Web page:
Of course there is relationship between the thickness of the core and angle of the cut, so that the very edges of both the slanted cut rotor and stator cores should not touch each other when rotating; this involves keeping a certain distance (an air gap) between the rotor and stator core, and unfortunately the higher this gap the more repel force is lost.

Re on your 'current will not go up' question: you can test this by your hands, moving one of the cores (in repel mode) towards the other and at a very near facing position suddenly reduce the moving speed (imitate a cogging situation) and watch the current meter. I do hope you will not notice any current change (after your test yesterday). Remember this is intended to be a switched (i.e. a pulsed) motor and I think the switch(es) should only be ON from just after the facing position for a small time duration to establish the repel kick-out force, then OFF again.
Maybe I do not interpret correctly the DC setup drawing of DMPOWER, but that is how I would think it works. Nevertheless, I cannot see any back induction possibility when the rotor suddenly slows down due to a increased load because this should have already manifested in your yesterday test.

Re on your repel and attract mode question: if you mean that in repel mode you are able to keep the two cores pressed totally together with one hand easily, (using the same current as in the attract case mode), well this is interesting to say the least... I mean I would not have thought for as a big difference between a repel and attract force of two identical electromagnets as you have found.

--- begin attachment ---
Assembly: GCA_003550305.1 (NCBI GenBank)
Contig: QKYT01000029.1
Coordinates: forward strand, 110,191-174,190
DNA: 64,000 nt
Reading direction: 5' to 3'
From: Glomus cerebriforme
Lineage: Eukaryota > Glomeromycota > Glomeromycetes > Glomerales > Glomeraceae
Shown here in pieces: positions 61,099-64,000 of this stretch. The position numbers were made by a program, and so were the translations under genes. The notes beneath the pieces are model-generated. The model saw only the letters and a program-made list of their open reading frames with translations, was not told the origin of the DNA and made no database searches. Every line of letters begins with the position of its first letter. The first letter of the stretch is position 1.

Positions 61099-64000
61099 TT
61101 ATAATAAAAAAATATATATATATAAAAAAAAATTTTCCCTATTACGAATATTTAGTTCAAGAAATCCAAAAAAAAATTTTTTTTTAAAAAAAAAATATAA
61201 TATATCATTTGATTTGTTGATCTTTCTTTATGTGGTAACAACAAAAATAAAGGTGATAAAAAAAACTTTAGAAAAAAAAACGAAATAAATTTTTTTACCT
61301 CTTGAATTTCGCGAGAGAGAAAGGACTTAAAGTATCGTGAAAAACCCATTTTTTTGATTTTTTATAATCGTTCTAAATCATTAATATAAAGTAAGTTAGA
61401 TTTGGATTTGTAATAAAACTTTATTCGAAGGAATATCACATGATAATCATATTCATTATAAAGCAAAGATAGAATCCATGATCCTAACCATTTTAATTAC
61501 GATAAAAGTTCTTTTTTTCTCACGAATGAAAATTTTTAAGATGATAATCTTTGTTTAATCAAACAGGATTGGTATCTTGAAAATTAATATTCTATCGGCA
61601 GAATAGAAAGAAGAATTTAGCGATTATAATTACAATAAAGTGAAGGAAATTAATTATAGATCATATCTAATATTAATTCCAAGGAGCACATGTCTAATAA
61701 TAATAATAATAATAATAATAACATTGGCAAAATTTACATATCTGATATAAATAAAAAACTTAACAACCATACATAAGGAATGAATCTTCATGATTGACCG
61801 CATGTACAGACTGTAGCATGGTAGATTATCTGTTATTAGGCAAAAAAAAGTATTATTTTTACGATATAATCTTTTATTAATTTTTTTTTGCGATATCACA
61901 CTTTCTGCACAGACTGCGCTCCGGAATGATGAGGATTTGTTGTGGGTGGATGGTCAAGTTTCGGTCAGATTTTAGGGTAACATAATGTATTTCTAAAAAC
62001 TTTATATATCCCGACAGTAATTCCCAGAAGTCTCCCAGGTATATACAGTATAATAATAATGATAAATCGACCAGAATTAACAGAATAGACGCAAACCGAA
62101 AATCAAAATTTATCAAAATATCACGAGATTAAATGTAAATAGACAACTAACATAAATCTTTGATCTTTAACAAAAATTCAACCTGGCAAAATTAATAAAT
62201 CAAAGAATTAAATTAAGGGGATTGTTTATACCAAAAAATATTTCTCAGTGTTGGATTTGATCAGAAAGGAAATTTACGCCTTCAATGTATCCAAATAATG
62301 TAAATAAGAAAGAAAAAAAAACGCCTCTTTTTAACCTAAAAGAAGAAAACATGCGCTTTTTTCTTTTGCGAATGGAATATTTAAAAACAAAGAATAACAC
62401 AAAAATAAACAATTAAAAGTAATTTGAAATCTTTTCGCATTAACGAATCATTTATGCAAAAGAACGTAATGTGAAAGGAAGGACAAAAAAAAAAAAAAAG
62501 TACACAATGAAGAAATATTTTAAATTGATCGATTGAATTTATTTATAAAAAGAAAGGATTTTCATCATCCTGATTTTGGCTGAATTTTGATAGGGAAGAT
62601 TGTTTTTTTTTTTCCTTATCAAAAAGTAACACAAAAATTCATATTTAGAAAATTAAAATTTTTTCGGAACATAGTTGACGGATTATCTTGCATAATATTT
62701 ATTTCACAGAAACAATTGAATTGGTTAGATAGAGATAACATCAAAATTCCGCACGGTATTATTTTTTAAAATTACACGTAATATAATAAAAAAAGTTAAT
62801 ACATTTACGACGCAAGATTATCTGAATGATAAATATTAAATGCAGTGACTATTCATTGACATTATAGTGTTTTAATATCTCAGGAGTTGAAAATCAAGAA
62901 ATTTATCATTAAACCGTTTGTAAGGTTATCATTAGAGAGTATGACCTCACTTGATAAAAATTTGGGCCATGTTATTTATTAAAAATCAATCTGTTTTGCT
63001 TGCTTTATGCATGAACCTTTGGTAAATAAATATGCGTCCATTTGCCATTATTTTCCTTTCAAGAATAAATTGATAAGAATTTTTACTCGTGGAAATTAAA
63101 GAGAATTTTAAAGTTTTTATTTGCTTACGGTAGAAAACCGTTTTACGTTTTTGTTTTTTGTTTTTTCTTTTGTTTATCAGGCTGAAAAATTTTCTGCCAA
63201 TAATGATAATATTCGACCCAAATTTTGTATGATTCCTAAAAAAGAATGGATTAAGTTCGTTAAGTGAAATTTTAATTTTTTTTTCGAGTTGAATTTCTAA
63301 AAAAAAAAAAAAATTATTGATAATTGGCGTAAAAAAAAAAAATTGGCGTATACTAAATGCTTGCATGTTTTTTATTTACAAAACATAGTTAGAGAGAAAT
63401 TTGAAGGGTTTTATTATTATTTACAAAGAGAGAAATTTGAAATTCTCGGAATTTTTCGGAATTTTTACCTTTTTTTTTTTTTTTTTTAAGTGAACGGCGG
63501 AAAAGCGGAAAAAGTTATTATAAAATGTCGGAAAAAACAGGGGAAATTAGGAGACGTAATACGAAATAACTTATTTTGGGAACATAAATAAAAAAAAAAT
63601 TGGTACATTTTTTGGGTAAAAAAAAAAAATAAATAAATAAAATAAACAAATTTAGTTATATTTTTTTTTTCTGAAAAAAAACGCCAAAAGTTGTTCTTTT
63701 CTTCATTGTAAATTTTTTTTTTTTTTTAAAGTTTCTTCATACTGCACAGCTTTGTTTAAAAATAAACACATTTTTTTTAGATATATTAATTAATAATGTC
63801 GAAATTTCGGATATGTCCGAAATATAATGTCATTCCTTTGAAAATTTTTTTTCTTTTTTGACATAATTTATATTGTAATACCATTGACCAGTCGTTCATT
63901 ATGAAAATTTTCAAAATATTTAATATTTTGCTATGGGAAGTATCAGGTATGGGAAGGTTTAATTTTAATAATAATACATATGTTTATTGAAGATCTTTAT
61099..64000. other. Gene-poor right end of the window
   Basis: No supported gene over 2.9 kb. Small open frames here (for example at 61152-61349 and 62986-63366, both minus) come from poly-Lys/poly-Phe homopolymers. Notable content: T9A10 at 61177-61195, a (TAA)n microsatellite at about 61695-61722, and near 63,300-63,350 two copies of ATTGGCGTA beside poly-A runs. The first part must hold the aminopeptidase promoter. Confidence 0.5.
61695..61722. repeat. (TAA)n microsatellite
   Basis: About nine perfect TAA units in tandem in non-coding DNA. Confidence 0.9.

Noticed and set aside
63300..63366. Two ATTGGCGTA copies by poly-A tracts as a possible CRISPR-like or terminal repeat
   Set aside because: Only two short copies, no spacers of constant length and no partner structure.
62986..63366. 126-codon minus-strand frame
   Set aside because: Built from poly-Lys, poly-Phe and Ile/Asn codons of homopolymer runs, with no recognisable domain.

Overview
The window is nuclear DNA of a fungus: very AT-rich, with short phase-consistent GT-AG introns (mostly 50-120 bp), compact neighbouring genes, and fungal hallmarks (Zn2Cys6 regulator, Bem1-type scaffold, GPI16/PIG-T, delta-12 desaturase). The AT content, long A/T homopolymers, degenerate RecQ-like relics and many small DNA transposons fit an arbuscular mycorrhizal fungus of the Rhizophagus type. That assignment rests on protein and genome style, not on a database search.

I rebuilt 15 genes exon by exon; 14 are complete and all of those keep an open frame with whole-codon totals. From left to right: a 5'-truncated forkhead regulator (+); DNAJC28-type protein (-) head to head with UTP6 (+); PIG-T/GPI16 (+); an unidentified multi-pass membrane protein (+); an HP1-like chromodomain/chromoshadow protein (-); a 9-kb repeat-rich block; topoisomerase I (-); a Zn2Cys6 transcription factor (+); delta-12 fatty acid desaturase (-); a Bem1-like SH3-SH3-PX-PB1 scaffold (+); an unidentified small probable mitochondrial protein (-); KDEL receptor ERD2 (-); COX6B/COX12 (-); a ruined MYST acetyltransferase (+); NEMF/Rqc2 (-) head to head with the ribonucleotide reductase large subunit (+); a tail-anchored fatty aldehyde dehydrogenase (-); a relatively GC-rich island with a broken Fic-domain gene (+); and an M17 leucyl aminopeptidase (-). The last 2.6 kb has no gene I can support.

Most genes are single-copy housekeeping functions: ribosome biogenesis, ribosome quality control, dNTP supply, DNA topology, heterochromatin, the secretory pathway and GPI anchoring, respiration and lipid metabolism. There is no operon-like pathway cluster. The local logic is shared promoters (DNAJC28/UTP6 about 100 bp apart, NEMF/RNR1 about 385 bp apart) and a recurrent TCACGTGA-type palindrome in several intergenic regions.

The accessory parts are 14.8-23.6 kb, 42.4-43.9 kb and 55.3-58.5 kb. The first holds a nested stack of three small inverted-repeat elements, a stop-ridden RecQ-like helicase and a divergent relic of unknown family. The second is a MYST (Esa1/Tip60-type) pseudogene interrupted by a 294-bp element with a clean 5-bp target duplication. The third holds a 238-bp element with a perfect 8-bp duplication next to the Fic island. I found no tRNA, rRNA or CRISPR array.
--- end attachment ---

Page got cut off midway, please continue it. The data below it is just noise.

Maybe this could be utilized by making a DC polarity change switch for the series coils: when on approch they receive an attract polarity current and after TDC they get a repel polarity current, this is what suddenly I can think of as a 'remedy'...

On your latest video: maybe fixing springs at the endings of the steel rod to conserve most of the bumping energy that otherwise would dissipate would also increase your efficiency, besides using bearings. Very good test!!

rgds, Gyula
Hi Gyula,

thanks for the illustration ... very easy to understand now

I do trust from my repel tests that this kind of setup will not cause generator effect (BEMF) but I do not agree that it will not increase in current draw when under load.

The coils will be turned on and off at the ideal timing setting found, right?

This on off timing period will changes with motor RPM (longer at start up and shorter at full speed) right?

So if the length of the on off timing periods change with RPM then when it is under load and RPM reduces and coil on off time increases would you not think the current will increase?

I will make a video to show you the difference between repel mode and attraction mode using the same power input and you can make a decision.

Thanks for your time

Luc